“The First Day” Film Collaboration with Herren Talks

We have partnered with Chris Herren and the Herren Talks on the new film, The First Day. Presented by Center on Addiction and Cigna, the film takes an innovative approach to addressing teen substance use, while helping refocus the conversation around addiction from the last day to the first. In addition to speaking directly to teens, the film empowers parents, educators and community members to share information, provide support and identify resources to foster healthy life decisions.

Chris Herren, a former professional basketball player, author and wellness advocate, has shared his own story of recovery with over 1 million people nationwide. We’re proud to partner with him on this film, which chronicles his journey while revealing his vulnerability and profound connections with high school students, who in turn, have shared their stories of struggle and strength.

“As an organization committed to supporting the whole family as they address every aspect of substance use and addiction, from prevention to recovery, we’re honored to partner with Chris on this film,” said Creighton Drury, CEO of Center on Addiction. “We connected with the film’s unique idea that we too often look at the ‘worst day,’ when instead we should be looking at what leads to the ‘first day’ of substance use.”

Center on Addiction also worked with Chris Herren and The First Day team to create prevention education resources to accompany the film, which can be used by schools and communities.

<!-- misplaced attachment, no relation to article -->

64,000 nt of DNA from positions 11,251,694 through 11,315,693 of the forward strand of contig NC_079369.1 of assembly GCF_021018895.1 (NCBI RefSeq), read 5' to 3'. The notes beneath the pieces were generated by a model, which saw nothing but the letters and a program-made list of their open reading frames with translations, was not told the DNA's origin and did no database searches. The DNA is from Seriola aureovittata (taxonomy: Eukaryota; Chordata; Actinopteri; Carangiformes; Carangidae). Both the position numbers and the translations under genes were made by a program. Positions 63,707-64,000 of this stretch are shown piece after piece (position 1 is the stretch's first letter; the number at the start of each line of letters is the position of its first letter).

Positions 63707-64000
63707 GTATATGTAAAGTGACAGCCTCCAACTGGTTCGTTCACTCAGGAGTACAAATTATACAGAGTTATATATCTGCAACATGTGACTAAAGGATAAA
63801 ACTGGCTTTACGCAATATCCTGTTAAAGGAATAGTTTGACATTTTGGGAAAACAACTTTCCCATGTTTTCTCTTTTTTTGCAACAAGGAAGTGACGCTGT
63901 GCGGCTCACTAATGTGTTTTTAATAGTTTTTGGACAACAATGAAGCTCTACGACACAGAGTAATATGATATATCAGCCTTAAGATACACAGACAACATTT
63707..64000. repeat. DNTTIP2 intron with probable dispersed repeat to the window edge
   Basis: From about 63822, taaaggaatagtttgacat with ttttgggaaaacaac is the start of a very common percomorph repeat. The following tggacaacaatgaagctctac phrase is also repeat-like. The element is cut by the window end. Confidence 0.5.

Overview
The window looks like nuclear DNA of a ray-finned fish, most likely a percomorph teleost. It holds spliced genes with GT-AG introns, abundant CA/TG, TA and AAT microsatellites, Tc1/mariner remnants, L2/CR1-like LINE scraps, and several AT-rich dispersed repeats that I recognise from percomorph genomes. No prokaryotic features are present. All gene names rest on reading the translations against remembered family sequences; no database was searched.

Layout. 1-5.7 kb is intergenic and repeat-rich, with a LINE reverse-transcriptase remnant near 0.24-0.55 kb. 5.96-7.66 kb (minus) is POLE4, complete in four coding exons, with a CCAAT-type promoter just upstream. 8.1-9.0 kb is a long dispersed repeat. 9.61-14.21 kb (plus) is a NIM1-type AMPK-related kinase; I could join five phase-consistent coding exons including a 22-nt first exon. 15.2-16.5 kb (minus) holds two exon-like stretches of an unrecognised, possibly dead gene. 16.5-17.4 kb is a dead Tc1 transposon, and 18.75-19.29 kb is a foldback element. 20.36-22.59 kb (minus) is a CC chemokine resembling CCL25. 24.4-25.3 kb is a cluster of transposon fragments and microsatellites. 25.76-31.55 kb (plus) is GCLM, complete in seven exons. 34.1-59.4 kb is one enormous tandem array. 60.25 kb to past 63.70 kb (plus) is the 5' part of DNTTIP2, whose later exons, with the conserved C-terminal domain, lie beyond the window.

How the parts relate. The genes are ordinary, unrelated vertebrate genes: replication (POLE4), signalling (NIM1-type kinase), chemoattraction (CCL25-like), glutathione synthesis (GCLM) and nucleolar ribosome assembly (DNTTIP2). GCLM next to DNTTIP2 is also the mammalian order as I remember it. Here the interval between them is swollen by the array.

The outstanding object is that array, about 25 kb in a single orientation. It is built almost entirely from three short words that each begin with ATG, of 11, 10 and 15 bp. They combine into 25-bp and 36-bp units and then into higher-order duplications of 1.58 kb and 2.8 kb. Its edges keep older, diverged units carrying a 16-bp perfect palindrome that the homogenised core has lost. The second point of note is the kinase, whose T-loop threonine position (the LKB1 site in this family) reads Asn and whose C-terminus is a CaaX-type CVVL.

The First Day premieres as part of a two-hour special on July 16, 2019 on ESPN. The evening’s programming features both ESPN Films 30 for 30 Unguarded, the story of Chris Herren, at 7PM ET, followed by the premiere of The First Day at 8PM ET.

To learn more about the film and how you can bring it to your school or community, visit TheFirstDayFilm.com.

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    Heath Stanford

    August 25, 2019 at 12:48 AM

    I wish you could talk to every high school in the country. So powerful and and so necessary! Mad love bro!

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    August 11, 2019 at 9:54 PM

    I graduated in 1968. Pot was just becoming popular, albeit, not mainstream yet. Finding a connection was difficult. Beer and booze were easier to get. For me, that was it. No coke, H, K, crack, meth, or parental pain pills.
    The First Day should be required viewing for 12 to 18 year olds, their parent(s), grandparents, aunts and uncles. Chris connects with the students on their level in a way that Parents can’t…or won”t. I was moved to tears.

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